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I have already asked one question about fork(), here is another. Given the following code:

#include <unistd.h>
#include <stdio.h>

int main()
{
    pid_t pid1, pid2;
    pid1 = fork();
    pid2 = fork();
    if (pid1 != 0 && pid2 != 0)
        printf("A\n");
    if (pid1 != 0 || pid2 != 0)
        printf("B\n");
    exit(0);
}

After the second fork(), what would be the values of pid1 & pid2 ?
As far as understood, first fork sets the pid1 > 0 and would be identical in all children created later on. However, what would happen to pid2 ??

Thanks !

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5 Answers 5

up vote 2 down vote accepted

I'm about to test that for you, but let me tell you what I'd expect.

                               / pid2=[child3 pid]    { pid1 = child1;pid2 = child3;}
        pid1=[child1 pid] fork()
       /                       \
      /                          pid2=0               { pid1 = child1;pid2 = 0;}
fork()
      \                          pid2=[child2 pid]    { pid1 = 0;     pid2 = child2;}
       \                       /
        pid1=0         - fork()
                               \ 
                                 pid2=0               { pid1 = 0;     pid2 = 0;}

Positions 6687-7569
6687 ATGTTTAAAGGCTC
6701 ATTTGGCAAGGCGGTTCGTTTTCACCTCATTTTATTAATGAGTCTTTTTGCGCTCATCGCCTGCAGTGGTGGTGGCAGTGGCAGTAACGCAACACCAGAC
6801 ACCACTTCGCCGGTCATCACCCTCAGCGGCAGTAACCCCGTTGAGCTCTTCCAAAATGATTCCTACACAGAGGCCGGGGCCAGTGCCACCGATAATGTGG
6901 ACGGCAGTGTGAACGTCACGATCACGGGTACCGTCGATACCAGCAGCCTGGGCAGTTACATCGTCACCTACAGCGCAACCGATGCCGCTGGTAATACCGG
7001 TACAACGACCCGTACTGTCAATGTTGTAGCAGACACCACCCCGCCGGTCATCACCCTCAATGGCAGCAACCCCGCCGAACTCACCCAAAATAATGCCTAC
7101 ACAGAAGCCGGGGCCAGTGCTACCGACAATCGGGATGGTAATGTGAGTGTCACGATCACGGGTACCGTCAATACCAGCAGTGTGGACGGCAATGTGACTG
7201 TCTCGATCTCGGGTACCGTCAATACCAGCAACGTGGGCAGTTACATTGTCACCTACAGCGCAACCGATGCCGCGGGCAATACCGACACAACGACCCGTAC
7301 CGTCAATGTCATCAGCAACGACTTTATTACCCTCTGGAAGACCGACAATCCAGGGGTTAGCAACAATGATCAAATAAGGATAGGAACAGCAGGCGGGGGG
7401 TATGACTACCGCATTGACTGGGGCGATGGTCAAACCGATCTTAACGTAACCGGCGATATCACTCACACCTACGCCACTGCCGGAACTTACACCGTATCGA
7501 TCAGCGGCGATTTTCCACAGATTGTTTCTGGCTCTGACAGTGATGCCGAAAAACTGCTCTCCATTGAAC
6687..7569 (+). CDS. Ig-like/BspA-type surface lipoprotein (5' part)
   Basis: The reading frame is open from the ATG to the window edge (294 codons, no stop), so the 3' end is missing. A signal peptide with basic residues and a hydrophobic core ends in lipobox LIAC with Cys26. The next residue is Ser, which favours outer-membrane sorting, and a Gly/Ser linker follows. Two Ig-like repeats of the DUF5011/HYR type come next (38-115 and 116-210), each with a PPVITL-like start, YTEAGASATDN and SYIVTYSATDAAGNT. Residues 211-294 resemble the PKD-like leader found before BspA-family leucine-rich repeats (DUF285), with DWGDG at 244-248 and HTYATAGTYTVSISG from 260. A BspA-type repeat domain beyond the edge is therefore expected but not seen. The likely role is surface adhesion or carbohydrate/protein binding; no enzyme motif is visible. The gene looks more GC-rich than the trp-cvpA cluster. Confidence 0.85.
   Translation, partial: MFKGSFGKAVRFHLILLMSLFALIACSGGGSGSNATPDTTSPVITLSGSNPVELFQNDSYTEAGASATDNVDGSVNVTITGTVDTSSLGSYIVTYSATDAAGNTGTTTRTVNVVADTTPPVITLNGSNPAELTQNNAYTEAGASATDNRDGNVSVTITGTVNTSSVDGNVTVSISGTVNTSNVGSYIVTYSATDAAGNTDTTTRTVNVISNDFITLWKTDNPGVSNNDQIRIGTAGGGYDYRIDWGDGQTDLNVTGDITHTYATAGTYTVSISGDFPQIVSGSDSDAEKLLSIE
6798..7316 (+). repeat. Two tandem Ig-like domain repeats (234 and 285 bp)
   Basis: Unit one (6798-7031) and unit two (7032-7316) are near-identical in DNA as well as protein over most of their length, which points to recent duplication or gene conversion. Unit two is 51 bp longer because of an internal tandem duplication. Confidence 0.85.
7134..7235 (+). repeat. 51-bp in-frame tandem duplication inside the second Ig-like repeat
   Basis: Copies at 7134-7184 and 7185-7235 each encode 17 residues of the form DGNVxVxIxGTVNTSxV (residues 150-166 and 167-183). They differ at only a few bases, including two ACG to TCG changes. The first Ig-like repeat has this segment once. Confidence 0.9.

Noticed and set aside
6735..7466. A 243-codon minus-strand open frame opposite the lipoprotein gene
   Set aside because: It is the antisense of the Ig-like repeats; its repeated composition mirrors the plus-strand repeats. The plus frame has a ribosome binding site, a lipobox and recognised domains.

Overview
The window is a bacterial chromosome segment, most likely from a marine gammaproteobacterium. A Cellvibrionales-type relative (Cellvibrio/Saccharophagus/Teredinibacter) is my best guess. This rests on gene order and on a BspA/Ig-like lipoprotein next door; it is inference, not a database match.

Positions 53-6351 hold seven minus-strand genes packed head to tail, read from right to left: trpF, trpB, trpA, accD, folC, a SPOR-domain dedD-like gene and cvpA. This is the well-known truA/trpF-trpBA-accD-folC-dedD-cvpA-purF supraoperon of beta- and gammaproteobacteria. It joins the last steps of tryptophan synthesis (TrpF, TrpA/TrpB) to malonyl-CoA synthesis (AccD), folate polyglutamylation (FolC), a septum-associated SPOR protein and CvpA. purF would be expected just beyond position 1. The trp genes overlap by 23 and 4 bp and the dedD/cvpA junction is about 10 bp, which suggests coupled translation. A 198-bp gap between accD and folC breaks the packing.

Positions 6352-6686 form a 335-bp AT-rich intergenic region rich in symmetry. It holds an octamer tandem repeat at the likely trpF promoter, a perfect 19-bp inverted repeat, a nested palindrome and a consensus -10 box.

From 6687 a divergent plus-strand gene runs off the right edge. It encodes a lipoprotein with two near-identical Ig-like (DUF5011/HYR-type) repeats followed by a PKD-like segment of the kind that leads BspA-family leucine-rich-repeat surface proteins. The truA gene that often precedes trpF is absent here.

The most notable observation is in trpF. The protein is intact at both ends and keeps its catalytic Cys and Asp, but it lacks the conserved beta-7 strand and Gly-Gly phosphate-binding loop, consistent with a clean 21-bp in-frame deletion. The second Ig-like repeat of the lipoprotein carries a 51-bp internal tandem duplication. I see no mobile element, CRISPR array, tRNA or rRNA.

EDIT Tested it. Code follows

#include <stdio.h>
#include <unistd.h>

int main()
{
    pid_t pid1, pid2;
    pid1 = fork();
    pid2 = fork();
    printf("PID %d: pid1=%d, pid2=%d\n",getpid() ,pid1, pid2);
    exit(0);
}

outputs:

PID 30805: pid1=30806, pid2=30807
PID 30806: pid1=0, pid2=30808
PID 30807: pid1=30806, pid2=0
PID 30808: pid1=0, pid2=0

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1  
You forgot the effects of the second fork in the first parent. –  Crazy Eddie Dec 16 '10 at 2:02
    
I don't think I did... each of the 4 leaves has the PID variables above it. The top (rightmost) leaf has [child1 pid], [child2 pid] and so on. I added a table to clarify –  Robert Dec 16 '10 at 2:05
    
you edited it since I commented. –  Crazy Eddie Dec 16 '10 at 2:07
    
Yeah, I realized the child also fork()ed. @Martin York: Thanks for the formatting... I think your copy was stale - I added a table - but that format is cleaner. –  Robert Dec 16 '10 at 2:08

Fork takes the process in its existing state and clones it, so now you have two identical copies. In the original process, fork then returns the PID of the new cloned process. In the new clone, fork returns 0.

Parent process:
pid1 = PID of child 1
pid2 = PID of child 3

Child 1
pid1 = 0
pid2 = PID of child 2

Child 2
pid1 = 0
pid2 = 0

Child 3
pid1 = PID of child 1
pid2 = 0
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1  
... two near identical copies ! See stackoverflow.com/questions/1653340/exec-and-fork/… - it's not quite just the return value that's different. –  paxdiablo Dec 16 '10 at 1:57
3  
I don't think there'd be a child 4 and pid1 in child3 would be PID of child1. –  Crazy Eddie Dec 16 '10 at 2:01
    
Thanks Noah, I was thinking incorrectly. Corrected. –  Dark Falcon Dec 16 '10 at 2:06

All you have to do is try it:

#include <unistd.h>
#include <stdio.h>
int main (void) {